Crude Credit: The Political Economy of Global Finance and Natural Resource Wealth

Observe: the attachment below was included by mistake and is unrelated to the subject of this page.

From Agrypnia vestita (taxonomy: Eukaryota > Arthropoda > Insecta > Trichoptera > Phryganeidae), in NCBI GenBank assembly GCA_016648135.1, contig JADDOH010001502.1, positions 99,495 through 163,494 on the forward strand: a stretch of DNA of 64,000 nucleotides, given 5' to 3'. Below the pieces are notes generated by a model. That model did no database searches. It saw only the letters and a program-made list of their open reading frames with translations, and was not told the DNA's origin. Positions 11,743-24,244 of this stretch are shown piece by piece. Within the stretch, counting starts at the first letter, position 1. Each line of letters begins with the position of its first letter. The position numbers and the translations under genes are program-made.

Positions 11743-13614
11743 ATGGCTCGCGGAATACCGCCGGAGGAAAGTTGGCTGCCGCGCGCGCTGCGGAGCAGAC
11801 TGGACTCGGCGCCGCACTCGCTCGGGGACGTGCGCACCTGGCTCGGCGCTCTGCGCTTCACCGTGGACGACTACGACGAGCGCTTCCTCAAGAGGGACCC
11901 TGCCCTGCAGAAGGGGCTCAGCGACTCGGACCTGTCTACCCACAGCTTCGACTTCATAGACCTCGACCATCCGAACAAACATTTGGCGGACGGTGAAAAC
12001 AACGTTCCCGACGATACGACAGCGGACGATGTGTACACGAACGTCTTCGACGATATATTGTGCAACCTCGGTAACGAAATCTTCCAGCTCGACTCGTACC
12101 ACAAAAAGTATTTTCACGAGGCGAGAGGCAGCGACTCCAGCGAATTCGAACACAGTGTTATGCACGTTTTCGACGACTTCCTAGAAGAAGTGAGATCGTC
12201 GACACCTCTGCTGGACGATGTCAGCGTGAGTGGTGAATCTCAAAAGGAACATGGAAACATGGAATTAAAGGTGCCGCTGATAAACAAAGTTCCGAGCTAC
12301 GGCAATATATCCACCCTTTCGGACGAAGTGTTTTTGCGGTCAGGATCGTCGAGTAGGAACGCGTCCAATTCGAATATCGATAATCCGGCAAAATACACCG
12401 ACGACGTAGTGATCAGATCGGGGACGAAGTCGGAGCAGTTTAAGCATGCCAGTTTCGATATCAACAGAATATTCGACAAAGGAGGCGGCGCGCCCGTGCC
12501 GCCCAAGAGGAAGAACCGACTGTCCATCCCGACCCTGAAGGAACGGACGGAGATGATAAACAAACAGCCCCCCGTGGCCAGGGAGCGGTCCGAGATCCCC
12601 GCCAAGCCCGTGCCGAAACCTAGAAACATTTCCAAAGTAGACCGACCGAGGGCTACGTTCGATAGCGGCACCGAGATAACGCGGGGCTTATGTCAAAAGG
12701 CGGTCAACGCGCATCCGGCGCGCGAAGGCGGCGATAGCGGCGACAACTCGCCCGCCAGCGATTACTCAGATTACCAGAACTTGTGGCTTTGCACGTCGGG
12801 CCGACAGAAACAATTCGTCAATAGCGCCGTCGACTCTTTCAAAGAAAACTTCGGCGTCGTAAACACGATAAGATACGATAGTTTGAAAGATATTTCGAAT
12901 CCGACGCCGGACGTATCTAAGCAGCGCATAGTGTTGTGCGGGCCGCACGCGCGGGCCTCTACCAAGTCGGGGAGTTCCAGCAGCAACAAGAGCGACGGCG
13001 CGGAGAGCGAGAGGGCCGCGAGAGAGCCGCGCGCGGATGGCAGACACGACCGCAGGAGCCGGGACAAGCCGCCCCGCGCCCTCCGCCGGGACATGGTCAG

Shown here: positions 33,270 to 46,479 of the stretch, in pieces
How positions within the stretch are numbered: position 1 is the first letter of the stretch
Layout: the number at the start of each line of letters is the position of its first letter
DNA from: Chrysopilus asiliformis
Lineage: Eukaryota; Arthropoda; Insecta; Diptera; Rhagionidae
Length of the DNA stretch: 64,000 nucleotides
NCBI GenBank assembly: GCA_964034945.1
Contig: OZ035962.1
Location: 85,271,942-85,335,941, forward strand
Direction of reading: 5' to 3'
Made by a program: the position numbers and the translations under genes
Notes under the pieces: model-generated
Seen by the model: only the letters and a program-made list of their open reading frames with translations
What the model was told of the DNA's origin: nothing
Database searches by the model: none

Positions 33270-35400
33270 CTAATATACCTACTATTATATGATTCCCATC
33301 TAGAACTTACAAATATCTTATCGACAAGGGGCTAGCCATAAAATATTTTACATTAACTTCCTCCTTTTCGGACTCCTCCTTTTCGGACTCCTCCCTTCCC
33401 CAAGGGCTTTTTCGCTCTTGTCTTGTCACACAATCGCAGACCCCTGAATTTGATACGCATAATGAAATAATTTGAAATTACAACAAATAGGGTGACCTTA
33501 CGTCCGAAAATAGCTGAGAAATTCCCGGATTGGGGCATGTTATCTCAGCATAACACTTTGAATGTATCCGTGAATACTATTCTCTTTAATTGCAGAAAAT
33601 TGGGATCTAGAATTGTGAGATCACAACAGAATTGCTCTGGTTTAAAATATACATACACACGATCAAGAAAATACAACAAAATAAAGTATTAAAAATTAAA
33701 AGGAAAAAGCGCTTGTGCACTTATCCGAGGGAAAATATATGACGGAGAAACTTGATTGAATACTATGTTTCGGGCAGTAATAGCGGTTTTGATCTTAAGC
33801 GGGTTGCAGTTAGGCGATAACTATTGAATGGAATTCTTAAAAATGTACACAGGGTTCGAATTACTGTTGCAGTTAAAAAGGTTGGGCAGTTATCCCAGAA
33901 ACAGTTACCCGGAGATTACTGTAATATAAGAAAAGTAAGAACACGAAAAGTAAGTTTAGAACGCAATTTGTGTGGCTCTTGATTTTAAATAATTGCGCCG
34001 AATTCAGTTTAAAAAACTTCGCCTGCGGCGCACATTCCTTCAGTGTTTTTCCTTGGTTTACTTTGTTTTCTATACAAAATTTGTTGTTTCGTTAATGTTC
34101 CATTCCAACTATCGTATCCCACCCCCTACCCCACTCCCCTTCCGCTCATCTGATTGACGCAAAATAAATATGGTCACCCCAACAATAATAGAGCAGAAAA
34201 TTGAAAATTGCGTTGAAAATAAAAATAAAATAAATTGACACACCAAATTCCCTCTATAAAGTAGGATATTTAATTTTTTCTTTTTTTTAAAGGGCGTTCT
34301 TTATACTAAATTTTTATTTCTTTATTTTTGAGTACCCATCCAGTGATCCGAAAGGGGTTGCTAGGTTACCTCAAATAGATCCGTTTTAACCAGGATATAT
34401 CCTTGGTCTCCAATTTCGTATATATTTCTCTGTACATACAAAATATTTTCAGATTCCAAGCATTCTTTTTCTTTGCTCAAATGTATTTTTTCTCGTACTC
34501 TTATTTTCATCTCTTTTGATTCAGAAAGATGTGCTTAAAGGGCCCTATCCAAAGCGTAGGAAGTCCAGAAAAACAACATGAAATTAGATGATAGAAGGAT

Non-renewable natural resources like oil, gas, and minerals have notoriously adverse effects on institutional quality. But in the wake of a commodity boom, when global liquidity is high, investors are more risk-tolerant and willing to lend to anyone — even to resource-rich countries with low-quality institutions. Investors might be eager to lend, but are resource-rich countries as eager to borrow? Despite the availability of cheaper credit, we argue that these countries are less likely to borrow from capital markets in times of boom, instead using resource rents to cover their financing needs. This is because rents, unlike bonds, generate additional fiscal space with no strings attached. Whereas bonds reduce the incumbent’s discretion over economic policy, rents increase it; all else equal, governments will favor the latter. Using data on 22 countries in Latin America and the Caribbean from 1996 to 2019, we show that governments issue bonds less frequently, and in smaller amounts, as their GDP share coming from resource rents increases or as oil and gas production increases. In bringing together two strands of research — on natural resources and sovereign debt — that have ignored each other, our analysis highlights the importance of treating different sources of public revenue as connected, rather than separate.